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dc.contributor.advisorCleve, Richard E.
dc.contributor.authorAhokas, Graeme Robert
dc.date.accessioned2005-08-16T16:53:48Z
dc.date.available2005-08-16T16:53:48Z
dc.date.issued2004
dc.identifier.citationAhokas, G. R. (2004). Improved algorithms for approximate quantum fourier transforms and sparse hamiltonian simulations (Unpublished master's thesis). University of Calgary, Calgary, AB. doi:10.11575/PRISM/22839en_US
dc.identifier.isbn0612933458en
dc.identifier.urihttp://hdl.handle.net/1880/41417
dc.descriptionBibliography: p. 104-107en
dc.description.abstractWe investigate and improve algorithms for computing the approximate quantum Fourier transform (QFT ) and simulating a sparse Hamiltonian. We present an improved near-linear time algorithm for the approximate QFT modulo 2™. We give a circuit for the arbitrary modulus version that matches the best currently-known bound. We then relate the difficulty of the arbitrary modulus QFT to classical integer multiplication and division. We also investigate the problem of simulating an n-qubit sparse Hamiltonian. As input we receive the system's start state, a black box which, via queries, provides the non-zero entries of each row of the Hamiltonian, and a time t. We present an improved polynomial-time quantum algorithm for computing an approximation of the state of the system at time t. Prior to this, we provide an introduction to quantum computing, and survey some quantum algorithms that are used in our improved algorithms.en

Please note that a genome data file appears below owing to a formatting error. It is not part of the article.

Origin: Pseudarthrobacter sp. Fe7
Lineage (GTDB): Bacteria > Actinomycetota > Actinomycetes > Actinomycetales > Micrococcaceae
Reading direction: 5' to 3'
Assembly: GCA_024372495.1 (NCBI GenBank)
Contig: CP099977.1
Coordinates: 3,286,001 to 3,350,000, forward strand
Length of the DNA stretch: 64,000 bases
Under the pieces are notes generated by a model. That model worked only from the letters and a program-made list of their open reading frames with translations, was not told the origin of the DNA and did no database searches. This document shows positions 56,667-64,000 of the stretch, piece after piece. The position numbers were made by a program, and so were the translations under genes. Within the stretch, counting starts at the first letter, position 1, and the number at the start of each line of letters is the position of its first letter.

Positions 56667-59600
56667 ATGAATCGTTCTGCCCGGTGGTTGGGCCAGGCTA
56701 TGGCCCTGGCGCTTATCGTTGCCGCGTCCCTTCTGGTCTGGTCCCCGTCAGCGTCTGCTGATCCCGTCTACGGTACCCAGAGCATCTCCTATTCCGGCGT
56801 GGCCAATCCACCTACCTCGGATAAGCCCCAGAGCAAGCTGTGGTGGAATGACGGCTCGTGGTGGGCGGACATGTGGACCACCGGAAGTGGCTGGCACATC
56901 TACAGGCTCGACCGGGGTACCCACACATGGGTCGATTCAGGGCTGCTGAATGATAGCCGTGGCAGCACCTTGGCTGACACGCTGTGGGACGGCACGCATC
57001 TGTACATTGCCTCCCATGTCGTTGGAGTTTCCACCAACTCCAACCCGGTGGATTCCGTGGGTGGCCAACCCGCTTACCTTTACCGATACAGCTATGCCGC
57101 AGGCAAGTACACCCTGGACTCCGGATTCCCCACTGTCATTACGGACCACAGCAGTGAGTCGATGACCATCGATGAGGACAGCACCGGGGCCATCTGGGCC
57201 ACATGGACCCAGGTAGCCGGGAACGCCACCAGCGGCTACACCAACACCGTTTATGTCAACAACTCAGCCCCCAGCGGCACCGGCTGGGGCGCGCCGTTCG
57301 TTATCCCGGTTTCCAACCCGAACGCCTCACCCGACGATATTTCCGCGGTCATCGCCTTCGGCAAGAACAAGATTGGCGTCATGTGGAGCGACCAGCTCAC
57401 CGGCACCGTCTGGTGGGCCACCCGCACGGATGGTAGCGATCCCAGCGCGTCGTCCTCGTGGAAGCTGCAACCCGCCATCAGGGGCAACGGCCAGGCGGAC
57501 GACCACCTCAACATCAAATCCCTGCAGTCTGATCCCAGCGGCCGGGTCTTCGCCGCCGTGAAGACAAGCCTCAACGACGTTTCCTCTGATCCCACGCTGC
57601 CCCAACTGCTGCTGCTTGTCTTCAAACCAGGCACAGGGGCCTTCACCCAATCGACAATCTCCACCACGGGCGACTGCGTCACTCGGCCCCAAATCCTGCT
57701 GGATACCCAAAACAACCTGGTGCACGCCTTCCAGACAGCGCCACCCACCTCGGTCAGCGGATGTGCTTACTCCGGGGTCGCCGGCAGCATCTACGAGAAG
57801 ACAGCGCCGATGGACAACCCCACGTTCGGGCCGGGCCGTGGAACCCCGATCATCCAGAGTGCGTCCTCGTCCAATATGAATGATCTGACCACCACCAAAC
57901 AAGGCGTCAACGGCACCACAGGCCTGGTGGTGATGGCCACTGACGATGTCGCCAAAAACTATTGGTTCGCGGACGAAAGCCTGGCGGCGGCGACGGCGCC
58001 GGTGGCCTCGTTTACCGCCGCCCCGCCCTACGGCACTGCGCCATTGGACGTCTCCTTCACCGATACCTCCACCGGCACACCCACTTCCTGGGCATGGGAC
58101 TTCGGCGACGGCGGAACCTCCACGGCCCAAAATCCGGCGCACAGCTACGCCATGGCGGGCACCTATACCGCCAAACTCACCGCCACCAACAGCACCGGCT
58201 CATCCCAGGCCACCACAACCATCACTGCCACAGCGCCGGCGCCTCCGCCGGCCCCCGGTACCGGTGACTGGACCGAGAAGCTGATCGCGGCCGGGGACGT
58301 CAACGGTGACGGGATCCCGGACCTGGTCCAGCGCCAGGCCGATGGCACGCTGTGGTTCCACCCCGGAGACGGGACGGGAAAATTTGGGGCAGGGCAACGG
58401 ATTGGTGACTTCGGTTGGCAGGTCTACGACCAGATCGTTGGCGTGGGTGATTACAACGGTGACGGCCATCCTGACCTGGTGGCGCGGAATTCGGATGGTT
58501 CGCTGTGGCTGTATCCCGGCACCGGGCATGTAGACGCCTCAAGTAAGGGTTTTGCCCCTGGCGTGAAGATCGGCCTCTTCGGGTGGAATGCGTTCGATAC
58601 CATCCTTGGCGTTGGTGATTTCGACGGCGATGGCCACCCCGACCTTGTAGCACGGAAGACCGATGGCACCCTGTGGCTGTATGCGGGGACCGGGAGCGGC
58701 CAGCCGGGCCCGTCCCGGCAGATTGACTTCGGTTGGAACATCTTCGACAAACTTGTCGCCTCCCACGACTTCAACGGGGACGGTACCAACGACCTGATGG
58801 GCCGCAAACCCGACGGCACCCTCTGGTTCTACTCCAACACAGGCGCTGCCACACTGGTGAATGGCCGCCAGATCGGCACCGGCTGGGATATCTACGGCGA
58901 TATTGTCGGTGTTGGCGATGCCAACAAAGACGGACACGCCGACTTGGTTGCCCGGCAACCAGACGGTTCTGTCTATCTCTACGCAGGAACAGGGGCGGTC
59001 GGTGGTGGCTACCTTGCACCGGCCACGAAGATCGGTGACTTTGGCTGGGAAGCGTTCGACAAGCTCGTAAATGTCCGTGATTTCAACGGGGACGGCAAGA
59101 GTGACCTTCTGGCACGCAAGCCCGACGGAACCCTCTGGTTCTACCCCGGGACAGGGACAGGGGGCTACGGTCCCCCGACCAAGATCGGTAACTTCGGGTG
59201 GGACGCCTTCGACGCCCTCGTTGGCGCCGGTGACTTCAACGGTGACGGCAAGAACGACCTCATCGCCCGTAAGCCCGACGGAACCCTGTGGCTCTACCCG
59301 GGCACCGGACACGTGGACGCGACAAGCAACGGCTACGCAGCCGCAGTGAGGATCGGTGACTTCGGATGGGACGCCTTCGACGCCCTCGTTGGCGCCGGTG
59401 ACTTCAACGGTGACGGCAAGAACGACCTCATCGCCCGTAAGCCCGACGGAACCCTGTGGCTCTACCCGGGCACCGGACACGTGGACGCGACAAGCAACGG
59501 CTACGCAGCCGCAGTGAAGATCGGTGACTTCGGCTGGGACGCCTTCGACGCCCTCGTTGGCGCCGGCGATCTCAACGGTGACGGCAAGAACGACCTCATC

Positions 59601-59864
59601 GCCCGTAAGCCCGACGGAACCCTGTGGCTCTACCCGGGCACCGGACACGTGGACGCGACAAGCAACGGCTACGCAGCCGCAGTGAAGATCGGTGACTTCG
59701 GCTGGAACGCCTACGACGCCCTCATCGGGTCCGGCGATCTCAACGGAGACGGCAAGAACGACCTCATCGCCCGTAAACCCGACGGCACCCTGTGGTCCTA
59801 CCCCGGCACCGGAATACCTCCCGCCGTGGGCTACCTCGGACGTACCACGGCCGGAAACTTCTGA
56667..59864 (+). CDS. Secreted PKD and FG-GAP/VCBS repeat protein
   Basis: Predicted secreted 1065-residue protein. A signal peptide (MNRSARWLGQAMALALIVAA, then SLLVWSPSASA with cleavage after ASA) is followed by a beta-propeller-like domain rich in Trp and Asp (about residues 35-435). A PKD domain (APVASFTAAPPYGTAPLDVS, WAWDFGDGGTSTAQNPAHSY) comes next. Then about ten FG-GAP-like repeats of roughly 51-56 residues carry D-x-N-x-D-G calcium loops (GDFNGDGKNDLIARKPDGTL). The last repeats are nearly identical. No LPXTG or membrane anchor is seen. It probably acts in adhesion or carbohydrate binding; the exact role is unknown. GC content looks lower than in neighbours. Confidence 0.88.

dc.format.extentviii, 114 leaves : ill. ; 30 cm.en
dc.language.isoeng
dc.rightsUniversity of Calgary graduate students retain copyright ownership and moral rights for their thesis. You may use this material in any way that is permitted by the Copyright Act or through licensing that has been assigned to the document. For uses that are not allowable under copyright legislation or licensing, you are required to seek permission.
dc.titleImproved algorithms for approximate quantum fourier transforms and sparse hamiltonian simulations
dc.typemaster thesis
dc.publisher.institutionUniversity of Calgaryen
dc.identifier.doihttp://dx.doi.org/10.11575/PRISM/22839
thesis.degree.nameMaster of Science
thesis.degree.nameMS
thesis.degree.nameMSc
thesis.degree.disciplineComputer Science
thesis.degree.grantorUniversity of Calgary
dc.identifier.lccAC1 .T484 2004 A46en
dc.publisher.placeCalgaryen
ucalgary.thesis.notesUARCen
ucalgary.thesis.uarcreleaseyen
ucalgary.item.requestcopytrue
ucalgary.thesis.accessionTheses Collection 58.002:Box 1484 520492001


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University of Calgary graduate students retain copyright ownership and moral rights for their thesis. You may use this material in any way that is permitted by the Copyright Act or through licensing that has been assigned to the document. For uses that are not allowable under copyright legislation or licensing, you are required to seek permission.